Wildfires can cause glaciers to melt from over a thousand miles away, scientists find

Tuesday, 27 June 2017, 12:13:21 AM. Scientists just proved that wildfires dumped a huge amount of soot on the Greenland ice sheet.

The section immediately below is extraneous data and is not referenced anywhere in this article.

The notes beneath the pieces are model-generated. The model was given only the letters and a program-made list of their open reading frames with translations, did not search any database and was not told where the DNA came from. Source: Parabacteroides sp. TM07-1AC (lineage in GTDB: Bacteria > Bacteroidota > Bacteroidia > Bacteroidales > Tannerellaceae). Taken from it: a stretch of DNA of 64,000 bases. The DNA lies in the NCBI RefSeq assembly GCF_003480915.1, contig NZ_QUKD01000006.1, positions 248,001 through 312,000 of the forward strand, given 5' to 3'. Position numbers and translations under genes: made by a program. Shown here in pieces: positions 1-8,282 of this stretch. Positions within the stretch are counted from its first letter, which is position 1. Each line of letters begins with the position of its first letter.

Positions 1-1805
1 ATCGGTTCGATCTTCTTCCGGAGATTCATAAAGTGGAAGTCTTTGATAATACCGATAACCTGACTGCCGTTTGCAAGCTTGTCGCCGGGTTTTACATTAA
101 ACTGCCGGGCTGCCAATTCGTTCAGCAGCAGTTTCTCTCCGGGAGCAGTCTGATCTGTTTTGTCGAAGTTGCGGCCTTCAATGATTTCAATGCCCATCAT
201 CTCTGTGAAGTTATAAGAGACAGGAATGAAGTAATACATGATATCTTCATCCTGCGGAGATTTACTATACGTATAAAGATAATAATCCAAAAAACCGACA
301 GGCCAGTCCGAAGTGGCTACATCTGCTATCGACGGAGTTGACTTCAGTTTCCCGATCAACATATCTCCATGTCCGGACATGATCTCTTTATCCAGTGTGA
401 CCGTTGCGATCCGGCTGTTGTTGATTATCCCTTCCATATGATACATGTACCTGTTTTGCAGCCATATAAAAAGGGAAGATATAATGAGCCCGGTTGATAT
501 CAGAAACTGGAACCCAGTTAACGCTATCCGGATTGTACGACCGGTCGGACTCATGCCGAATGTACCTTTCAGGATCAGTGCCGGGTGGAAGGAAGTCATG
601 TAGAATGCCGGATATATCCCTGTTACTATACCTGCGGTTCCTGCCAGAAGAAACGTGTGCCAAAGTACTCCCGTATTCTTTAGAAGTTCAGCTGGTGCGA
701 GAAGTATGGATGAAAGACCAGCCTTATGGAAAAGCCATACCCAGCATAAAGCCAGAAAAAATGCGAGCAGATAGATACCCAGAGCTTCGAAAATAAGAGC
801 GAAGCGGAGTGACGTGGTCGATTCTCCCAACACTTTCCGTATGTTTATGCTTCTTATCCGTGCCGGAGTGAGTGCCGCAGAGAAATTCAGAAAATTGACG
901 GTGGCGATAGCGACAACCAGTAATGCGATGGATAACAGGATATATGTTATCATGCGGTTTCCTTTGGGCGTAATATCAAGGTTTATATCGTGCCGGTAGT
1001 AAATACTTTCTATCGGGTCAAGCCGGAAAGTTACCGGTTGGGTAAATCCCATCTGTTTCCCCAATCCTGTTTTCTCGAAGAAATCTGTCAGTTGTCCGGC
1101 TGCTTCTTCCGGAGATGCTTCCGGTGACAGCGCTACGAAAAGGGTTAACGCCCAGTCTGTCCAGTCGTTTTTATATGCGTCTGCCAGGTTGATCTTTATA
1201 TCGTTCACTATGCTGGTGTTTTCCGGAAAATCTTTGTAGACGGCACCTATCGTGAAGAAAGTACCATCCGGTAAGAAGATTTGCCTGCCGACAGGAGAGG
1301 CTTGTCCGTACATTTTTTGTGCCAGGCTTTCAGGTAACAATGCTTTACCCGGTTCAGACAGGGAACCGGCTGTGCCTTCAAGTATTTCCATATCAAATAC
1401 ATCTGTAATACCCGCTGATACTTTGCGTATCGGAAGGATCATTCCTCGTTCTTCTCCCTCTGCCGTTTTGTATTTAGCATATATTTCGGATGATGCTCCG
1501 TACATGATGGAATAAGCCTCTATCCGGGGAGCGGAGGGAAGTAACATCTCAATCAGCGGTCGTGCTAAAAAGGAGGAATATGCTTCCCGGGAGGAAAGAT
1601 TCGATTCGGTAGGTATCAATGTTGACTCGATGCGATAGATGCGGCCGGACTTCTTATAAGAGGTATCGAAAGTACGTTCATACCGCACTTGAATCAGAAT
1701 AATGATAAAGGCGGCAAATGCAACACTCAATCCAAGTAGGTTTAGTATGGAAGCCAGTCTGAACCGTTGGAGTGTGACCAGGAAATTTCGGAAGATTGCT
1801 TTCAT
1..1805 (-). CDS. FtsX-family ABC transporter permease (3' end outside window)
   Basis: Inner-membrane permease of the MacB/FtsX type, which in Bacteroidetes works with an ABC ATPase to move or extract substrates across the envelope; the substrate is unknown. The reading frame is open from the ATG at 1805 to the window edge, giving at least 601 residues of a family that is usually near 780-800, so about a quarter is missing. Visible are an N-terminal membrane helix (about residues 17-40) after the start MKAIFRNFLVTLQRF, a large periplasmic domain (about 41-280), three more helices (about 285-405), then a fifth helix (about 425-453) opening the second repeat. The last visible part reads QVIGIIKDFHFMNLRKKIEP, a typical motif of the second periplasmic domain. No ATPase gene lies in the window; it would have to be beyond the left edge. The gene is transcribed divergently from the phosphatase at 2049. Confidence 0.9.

A snowstorm delivered soot from a Canadian wildfire to the surface of Greenland, a new study finds. (Whitney Shefte /The Washington Post) Scientists have for the first time tracked soot from Canadian wildfires all the way to the Greenland ice sheet, where they found that the dark, sunlight-absorbing particles landed on the ice and had the potential to significantly enhance its melting — pointing to a possible new driver of sea level rise. It’s the first end-to-end documentation of a process that, it’s feared, could hasten Greenland’s melting in the future — and since the ice sheet could contribute over 20 feet of eventual sea level rise, any such process is one that scientists weigh carefully. “That’s the first time we’ve been able to connect that whole logic chain from, here’s a fire and here’s where it ended up on the ice sheet,” said Chris Polashenski, one of the study’s authors and a researcher with the U.S. Army Corps of Engineers’ Cold Regions Research and Engineering Laboratory. The study found that a specific atmospheric event, a snowstorm in late July and early August of 2013, was the critical factor in delivering the soot to the surface of Greenland. Without that storm to bring them down from the atmosphere to the surface, the soot particles could have traveled over the ice sheet at a high altitude and never landed. “A lot of the time, the wind blows from a fire to the ice sheet and the black carbon doesn’t actually end up on the ice sheet,” said Polashenski. The...Read more
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